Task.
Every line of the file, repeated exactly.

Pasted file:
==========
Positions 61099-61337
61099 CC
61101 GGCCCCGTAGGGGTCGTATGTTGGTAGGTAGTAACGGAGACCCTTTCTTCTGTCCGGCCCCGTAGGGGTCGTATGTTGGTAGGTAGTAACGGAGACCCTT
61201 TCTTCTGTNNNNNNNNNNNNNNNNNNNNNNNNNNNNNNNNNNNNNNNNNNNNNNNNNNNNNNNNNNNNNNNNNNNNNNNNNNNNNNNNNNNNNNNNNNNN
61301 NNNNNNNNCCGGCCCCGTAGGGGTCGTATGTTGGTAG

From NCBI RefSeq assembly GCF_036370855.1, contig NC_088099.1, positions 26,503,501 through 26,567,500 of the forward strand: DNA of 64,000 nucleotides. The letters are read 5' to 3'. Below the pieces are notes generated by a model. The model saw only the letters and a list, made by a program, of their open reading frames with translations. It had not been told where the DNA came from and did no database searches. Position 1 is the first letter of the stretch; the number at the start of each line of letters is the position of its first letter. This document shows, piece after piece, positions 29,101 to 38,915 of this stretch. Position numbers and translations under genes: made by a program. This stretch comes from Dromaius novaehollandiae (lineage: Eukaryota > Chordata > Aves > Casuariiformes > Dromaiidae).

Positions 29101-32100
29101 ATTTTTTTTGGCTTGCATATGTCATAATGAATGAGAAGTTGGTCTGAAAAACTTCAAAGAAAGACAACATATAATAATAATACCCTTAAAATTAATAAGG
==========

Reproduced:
Positions 61099-61337
61099 CC
61101 GGCCCCGTAGGGGTCGTATGTTGGTAGGTAGTAACGGAGACCCTTTCTTCTGTCCGGCCCCGTAGGGGTCGTATGTTGGTAGGTAGTAACGGAGACCCTT
61201 TCTTCTGTNNNNNNNNNNNNNNNNNNNNNNNNNNNNNNNNNNNNNNNNNNNNNNNNNNNNNNNNNNNNNNNNNNNNNNNNNNNNNNNNNNNNNNNNNNNN
61301 NNNNNNNNCCGGCCCCGTAGGGGTCGTATGTTGGTAG

From NCBI RefSeq assembly GCF_036370855.1, contig NC_088099.1, positions 26,503,501 through 26,567,500 of the forward strand: DNA of 64,000 nucleotides. The letters are read 5' to 3'. Below the pieces are notes generated by a model. The model saw only the letters and a list, made by a program, of their open reading frames with translations. It had not been told where the DNA came from and did no database searches. Position 1 is the first letter of the stretch; the number at the start of each line of letters is the position of its first letter. This document shows, piece after piece, positions 29,101 to 38,915 of this stretch. Position numbers and translations under genes: made by a program. This stretch comes from Dromaius novaehollandiae (lineage: Eukaryota > Chordata > Aves > Casuariiformes > Dromaiidae).

Positions 29101-32100
29101 ATTTTTTTTGGCTTGCATATGTCATAATGAATGAGAAGTTGGTCTGAAAAACTTCAAAGAAAGACAACATATAATAATAATACCCTTAAAATTAATAAGG